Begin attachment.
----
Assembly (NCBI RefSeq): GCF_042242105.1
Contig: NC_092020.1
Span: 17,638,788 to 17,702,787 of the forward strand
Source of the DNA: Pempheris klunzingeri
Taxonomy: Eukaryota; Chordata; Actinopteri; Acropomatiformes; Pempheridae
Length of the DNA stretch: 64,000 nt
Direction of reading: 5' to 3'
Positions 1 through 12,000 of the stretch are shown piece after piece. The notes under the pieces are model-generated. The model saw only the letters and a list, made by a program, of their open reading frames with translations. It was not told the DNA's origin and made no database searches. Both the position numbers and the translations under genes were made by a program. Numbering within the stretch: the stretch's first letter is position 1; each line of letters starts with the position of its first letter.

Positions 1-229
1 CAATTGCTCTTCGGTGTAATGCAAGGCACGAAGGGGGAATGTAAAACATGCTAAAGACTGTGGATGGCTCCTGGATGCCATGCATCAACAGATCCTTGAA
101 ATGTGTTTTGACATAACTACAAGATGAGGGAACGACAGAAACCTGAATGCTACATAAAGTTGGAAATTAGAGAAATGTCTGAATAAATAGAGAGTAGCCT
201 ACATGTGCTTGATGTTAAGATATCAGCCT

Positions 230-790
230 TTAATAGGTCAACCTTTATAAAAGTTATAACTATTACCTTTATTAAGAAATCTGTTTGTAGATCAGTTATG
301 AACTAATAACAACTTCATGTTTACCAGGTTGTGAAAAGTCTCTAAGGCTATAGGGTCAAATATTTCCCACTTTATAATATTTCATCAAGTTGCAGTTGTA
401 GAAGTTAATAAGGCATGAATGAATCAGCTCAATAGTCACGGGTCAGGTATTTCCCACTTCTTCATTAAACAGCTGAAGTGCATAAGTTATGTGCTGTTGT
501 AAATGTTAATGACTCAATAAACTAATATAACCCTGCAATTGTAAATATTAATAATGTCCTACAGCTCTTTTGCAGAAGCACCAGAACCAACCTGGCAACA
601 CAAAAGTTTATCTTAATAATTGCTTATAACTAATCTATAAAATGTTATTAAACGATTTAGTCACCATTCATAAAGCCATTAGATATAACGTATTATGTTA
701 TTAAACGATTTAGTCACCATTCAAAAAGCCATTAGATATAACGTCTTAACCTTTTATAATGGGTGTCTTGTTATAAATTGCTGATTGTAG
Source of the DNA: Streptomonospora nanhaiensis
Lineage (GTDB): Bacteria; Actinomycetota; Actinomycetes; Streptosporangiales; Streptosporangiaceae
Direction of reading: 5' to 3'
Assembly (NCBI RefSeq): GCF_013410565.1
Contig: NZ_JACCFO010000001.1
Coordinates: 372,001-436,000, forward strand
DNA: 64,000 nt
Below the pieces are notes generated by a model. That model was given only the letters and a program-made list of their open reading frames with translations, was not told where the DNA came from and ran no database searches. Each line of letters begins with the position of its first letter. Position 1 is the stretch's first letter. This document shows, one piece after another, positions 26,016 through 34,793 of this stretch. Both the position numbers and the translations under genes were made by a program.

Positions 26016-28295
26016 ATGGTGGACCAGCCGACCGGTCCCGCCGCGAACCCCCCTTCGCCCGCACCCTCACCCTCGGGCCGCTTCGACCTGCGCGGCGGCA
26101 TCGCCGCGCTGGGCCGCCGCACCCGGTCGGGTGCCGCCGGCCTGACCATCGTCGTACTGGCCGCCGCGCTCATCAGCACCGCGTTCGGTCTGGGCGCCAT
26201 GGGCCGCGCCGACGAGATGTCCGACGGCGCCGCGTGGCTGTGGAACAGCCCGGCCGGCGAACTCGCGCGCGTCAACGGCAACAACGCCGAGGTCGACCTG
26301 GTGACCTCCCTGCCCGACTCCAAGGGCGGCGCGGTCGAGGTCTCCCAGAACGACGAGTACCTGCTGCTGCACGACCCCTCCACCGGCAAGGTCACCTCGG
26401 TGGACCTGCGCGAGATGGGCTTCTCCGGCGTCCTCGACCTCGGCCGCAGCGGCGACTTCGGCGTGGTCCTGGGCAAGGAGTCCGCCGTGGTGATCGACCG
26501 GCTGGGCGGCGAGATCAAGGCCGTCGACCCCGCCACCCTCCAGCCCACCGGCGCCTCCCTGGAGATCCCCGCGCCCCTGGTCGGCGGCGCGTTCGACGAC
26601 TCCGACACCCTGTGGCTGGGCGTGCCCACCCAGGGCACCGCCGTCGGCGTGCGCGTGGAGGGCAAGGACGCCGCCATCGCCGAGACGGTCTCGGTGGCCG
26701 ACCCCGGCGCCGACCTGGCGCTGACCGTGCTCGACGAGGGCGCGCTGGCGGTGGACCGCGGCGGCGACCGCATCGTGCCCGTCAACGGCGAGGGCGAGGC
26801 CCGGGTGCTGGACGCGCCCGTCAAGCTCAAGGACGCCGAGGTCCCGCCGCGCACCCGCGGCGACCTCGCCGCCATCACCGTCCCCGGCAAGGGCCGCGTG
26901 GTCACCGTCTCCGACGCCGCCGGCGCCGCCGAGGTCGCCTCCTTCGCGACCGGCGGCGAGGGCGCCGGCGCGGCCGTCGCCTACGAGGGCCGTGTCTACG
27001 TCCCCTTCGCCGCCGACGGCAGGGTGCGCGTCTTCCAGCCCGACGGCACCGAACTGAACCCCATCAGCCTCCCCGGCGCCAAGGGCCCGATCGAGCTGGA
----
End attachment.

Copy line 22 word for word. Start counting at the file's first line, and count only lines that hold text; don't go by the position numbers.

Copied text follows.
Direction of reading: 5' to 3'